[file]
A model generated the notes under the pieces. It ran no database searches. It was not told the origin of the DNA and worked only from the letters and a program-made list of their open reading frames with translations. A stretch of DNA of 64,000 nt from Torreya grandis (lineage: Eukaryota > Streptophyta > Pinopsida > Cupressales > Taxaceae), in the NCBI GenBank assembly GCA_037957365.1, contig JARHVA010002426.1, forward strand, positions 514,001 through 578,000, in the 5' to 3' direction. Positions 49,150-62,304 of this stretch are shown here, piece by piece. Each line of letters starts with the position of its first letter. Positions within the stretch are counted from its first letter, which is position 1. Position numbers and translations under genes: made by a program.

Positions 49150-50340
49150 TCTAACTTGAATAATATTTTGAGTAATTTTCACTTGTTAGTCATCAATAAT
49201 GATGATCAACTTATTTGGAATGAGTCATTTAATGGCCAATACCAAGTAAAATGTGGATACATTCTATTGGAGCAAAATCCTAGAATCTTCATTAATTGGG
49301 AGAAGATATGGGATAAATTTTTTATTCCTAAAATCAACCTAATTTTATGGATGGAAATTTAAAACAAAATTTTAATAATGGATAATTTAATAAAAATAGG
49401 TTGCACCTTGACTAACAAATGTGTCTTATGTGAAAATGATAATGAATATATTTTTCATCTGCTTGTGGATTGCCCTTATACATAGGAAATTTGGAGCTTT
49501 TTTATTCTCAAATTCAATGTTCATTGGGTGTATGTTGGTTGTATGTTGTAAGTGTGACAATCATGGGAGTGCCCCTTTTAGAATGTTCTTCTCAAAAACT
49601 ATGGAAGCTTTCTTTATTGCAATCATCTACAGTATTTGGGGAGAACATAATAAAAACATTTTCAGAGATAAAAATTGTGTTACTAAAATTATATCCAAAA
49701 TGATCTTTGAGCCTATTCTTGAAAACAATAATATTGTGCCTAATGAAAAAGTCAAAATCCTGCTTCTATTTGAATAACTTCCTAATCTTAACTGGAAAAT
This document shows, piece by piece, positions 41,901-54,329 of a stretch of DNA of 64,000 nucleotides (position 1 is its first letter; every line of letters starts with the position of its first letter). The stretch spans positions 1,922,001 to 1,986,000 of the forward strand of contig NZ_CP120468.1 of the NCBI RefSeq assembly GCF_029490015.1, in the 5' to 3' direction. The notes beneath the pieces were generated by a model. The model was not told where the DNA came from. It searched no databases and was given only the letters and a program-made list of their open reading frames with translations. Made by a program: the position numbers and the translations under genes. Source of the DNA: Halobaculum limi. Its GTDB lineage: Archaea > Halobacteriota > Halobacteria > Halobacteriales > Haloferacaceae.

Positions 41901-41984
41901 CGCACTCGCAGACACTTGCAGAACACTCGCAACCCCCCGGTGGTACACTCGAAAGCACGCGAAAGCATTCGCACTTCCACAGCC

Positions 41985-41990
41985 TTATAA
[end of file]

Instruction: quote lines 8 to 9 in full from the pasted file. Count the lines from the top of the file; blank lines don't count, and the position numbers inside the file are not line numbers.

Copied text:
49601 ATGGAAGCTTTCTTTATTGCAATCATCTACAGTATTTGGGGAGAACATAATAAAAACATTTTCAGAGATAAAAATTGTGTTACTAAAATTATATCCAAAA
49701 TGATCTTTGAGCCTATTCTTGAAAACAATAATATTGTGCCTAATGAAAAAGTCAAAATCCTGCTTCTATTTGAATAACTTCCTAATCTTAACTGGAAAAT